After sighting of Bhutan Glory, a rare butterfly in Ziro last September, the region has once again drawn the attention of the researchers.
The nature enthusiasts of Ngunu Ziro under the leadership of Dr Tage Kano, unknowingly photographed a new species of moth during their field trip to Talley Valley Reserve in September 2010.
The photograph was sent to Bombay Nature History Society (BNHS) education officer Dr V Subhalaxmi for identification, which she identified to Genus level. On consultation with international moth experts in British Natural History Museum and experts from Hong Kong, it was confirmed that this is a new species for science.
This day-flying moth possibly mimics Bhutan Glory butterfly and thus shares same habitat. Dr Shen-Horn Wen from Taiwan University, who has been specializing on this genus of moth, has agreed to collaborate in describing this species.
There are currently an estimated 1,12,000 to 1,65,000 described species of butterflies and moths within 131 families on this planet.
A moth is an insect closely related to the butterfly, both being of the order Lepidoptera. Moths form the majority of this order and about ten times the number of species of butterfly, with thousands of species yet to be described. Most species of moths are nocturnal, but there are many day flying moths also.
India including the North East is a home of approximately 15,000 to 17,000 species of moths. But of late, the numbers of these Lepidopteron or insects with four wings have dwindled drastically. Around a hundred species of the butterflies are on the verge of extinction in India. The decline has been so rapid, especially in the Third World, that if allowed to go unchecked, it will be irreversible.
“Butterflies are almost always treated as non-target species in wildlife conservation and management programmes. The Protected Area Network set up by the government is directed towards “iconic” fauna like the tiger, the Asiatic lion, the elephant and the rhinoceros. While no one has an agenda against butterflies, these small, beautiful and agriculturally important creatures are often ignored,” said Surya Prakash, a famous lepidopterist and conservationist.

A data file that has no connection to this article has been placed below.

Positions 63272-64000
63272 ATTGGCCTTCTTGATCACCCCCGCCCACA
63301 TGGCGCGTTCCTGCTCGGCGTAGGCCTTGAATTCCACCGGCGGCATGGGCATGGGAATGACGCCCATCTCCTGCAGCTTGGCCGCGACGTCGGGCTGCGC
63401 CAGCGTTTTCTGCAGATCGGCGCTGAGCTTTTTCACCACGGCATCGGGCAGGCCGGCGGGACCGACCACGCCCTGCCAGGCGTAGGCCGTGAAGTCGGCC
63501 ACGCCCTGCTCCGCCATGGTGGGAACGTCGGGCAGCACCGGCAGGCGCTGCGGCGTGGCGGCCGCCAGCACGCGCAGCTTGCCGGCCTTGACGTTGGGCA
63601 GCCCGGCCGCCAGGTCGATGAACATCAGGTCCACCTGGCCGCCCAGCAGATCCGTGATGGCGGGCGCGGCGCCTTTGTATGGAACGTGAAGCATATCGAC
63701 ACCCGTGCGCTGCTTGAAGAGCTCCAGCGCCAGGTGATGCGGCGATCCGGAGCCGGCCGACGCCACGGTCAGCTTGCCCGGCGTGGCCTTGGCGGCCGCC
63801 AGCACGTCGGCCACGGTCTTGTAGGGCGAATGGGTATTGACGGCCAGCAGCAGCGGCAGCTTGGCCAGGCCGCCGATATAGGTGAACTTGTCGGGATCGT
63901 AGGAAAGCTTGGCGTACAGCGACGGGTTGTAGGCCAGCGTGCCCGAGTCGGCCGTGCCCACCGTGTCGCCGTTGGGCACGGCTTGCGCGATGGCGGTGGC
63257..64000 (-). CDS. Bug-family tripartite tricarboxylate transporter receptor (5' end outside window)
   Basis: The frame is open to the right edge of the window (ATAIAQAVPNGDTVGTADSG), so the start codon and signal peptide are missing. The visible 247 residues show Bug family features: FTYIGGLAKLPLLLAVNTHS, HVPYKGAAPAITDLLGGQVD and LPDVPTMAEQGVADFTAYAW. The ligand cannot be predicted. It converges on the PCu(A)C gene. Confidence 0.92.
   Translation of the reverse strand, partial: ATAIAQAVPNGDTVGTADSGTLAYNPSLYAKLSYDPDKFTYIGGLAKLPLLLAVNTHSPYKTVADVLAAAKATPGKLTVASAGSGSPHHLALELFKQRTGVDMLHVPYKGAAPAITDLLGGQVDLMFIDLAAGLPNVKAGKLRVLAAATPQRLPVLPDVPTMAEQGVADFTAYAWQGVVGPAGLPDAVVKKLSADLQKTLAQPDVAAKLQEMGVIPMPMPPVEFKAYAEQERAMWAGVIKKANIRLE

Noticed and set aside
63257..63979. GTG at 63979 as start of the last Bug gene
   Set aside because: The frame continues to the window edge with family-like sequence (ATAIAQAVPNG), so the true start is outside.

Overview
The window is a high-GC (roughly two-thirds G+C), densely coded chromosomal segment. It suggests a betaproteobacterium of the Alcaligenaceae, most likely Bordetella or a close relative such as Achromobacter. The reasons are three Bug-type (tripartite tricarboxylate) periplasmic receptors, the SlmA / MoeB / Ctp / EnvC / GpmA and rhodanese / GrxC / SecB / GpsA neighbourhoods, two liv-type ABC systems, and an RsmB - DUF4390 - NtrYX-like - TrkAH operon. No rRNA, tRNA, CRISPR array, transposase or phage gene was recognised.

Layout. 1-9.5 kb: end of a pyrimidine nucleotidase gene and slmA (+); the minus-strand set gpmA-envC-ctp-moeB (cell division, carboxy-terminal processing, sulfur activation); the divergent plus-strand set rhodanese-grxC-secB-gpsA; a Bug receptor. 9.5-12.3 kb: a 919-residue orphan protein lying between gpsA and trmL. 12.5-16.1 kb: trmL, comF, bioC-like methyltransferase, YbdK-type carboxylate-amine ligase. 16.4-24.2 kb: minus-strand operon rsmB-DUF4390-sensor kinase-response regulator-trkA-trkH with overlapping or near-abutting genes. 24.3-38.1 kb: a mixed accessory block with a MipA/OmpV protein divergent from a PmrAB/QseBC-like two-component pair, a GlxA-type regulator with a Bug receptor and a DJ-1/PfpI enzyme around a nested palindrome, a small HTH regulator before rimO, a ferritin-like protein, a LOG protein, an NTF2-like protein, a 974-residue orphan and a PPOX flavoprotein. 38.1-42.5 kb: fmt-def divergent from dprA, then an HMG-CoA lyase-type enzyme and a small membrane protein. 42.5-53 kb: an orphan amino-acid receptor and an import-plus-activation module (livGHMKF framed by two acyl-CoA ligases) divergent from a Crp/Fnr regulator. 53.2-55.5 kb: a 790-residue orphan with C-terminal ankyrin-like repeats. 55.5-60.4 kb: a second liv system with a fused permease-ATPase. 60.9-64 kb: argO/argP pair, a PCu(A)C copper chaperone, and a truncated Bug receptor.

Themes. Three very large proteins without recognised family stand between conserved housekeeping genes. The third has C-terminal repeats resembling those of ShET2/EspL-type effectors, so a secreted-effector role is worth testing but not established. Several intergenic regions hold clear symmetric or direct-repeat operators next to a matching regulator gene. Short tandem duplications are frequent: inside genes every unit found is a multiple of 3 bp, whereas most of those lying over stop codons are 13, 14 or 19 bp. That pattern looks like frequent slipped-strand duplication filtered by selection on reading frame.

“Butterflies are an indicator of environmental health. Few are aware of the crucial role the butterfly plays in pollination of a large portion of economically important crops and flowering plants, which is second only to the honeybee. The millennia-old silk industry is also dependent on the butterfly. Should the butterfly diversity decline, it will directly affect the country’s agriculture,” added Prakash.
Unfortunately, conservation of forest and wildlife is the most gruelling or discarded effort to perpetrate in this rapidly progressing world. Because 80 percent of the local population in Arunachal, the home of many unknown species of smaller world, is directly or indirectly dependant on forest and forest bi-products for livelihood, the laws should be amended carefully to reform deforestation or afforest the barren land.
If negligence endure and mindless deforestation continues than the fury of nature will devastate civilization in near future. Common flora and fauna will vanish and those rarest categories will be an example of the past.
The developed countries like US where many butterflies are endangered, as are their host plants because of depletion in forest cover; the US is now importing live butterflies to rehabilitate them.
“As the lepidoptera fauna is not thoroughly explored in Arunachal and that there are potential of recording new species for science, an extensive project will be planned for the region by the BNHS in near future” said BNHS pincipal investigator Dr Subhalaxmi, who visited the Ziro and Talley Valley Sanctuary September last in pursuit of collecting the type specimen of the Zygaenid moth.
“Many of the moth species are possible new for India and as the unidentified moths are being further studied, we may encounter new species for science as well” she added.
In this short survey conducted by BNHS in Siro Village and Talley Valley reserve of Lower Subansiri, the team recorded close to 385 moth species and 68 butterfly species. Of the 385 moth species recorded, 278 species have been identified and remaining 107 species are yet to be identified.
During this 10-day short survey, BNHS team also witnessed some of the rare butterflies like Tytler’s multi-spot flat, Bhutan Glory, Brown Gorgon, Powdered Green Hairstreak, Singe stone, Striped Punch, White edge bush brown, White Commodore, Bhutan Sergeant, Great Yellow Sailor, Grand Duchess, Manipur Jungle Queen a uncommon one and a Khaki Silver line, a very rare butterfly.